Hydration for Summer Activities

Electrolytes conduct electricity when dissolved in water and are essential for several biochemical processes and life functions.  Sodium, Potassium, Calcium, Bicarbonate, Magnesium, Chloride, and Phosphate are all electrolytes, each with their own regulatory functions inside and outside of cells.  The most common symptoms of electrolyte imbalance are; anxiety, trouble sleeping, and digestive disorders.  

When it comes to hydration, sodium and potassium are the most talked about and the most commonly imbalanced.  aside from hydration, both are essential in kidney function, muscle contractions, nerve signaling, energy production, and more recently linked to bone health.  

Our bodies were designed to hold on to sodium as it was sparse in the early hunter gatherer days, unlike its counterpart potassium which was abundant in the fresh fruits and vegetables readily available.  

So by design, we hold sodium and let go of potassium.  Sodium intake in today’s diet is up to 7x the daily recommended amount 1300-1500mg (less if over age 50), while potassium struggles to exceed 50% of the recommended daily amount of 4700mg.  This inverse intake is causing us to retain sodium in order to preserve potassium.  Thus increasing fluid retention and possibly spiking blood pressure.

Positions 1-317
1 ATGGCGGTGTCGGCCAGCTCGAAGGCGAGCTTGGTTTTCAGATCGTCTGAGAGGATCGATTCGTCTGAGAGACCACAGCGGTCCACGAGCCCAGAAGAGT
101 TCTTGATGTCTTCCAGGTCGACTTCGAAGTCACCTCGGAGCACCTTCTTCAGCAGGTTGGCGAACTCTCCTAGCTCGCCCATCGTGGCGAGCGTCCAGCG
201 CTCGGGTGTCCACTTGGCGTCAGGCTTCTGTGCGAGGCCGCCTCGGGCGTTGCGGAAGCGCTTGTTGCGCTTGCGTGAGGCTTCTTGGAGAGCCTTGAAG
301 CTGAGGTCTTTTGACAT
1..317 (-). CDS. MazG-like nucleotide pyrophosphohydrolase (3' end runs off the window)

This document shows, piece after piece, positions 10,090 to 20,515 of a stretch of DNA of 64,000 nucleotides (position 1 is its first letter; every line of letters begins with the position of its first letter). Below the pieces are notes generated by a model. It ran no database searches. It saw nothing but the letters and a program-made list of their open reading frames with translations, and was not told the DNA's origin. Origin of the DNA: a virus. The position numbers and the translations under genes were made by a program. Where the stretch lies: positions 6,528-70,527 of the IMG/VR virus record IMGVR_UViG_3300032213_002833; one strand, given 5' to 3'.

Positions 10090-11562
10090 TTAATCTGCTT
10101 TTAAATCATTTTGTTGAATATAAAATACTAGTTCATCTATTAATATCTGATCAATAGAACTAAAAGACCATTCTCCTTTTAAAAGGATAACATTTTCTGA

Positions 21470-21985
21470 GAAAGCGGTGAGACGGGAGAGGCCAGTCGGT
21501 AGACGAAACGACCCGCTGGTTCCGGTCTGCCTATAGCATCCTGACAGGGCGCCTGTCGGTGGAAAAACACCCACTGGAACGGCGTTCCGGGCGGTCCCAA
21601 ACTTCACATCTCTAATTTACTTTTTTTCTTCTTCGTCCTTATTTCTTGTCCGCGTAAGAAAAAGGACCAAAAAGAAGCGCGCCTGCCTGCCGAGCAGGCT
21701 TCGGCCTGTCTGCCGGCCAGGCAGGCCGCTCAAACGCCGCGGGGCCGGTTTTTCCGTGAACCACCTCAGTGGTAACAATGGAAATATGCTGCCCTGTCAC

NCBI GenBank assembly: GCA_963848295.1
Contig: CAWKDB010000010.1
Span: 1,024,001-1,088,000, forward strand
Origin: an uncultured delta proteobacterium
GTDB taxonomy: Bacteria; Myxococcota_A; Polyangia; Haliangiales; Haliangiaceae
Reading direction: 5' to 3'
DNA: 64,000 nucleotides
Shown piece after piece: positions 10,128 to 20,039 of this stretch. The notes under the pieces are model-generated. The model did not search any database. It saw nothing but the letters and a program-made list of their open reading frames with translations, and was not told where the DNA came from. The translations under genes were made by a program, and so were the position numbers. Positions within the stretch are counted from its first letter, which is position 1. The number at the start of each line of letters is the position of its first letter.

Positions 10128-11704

Is restricting sodium the answer? Not really, healthy active adults, usually don’t have to restrict sodium levels, some may benefit from an increase in dietary sodium. Especially those who’s exercise sessions can last over 2 hours.  A diet full of healthy fruits and vegetables will ensure potassium levels remain high too. Use caution with sodium only supplements (such as salt tablets) as they can lead to further imbalance and fluid retention. 

For exercise sessions over 2 hours, you may find electrolyte supplementation effective.  Your best electrolyte supplement should contain a balance of Sodium (salt), Potassium, Magnesium, and Calcium in that order of priority and concentration.  When in doubt, check the ingredients on the label.  

In Summary: 

  • Healthy highly-active adults need salt.

  • If supplementing choose a balanced electrolyte drink.

  • Supplementation is usually not needed for exercise sessions under 2 hours with a proper diet and training plan. 

  • Medications and hormone imbalances can cause electrolyte imbalance, always check with your doctor before supplementing. 

  • As an active adult, ensure your diet is packed full of potassium rich foods such as: dark leafy greens, cruciferous vegetables, sweet potatoes, squash, and avocados.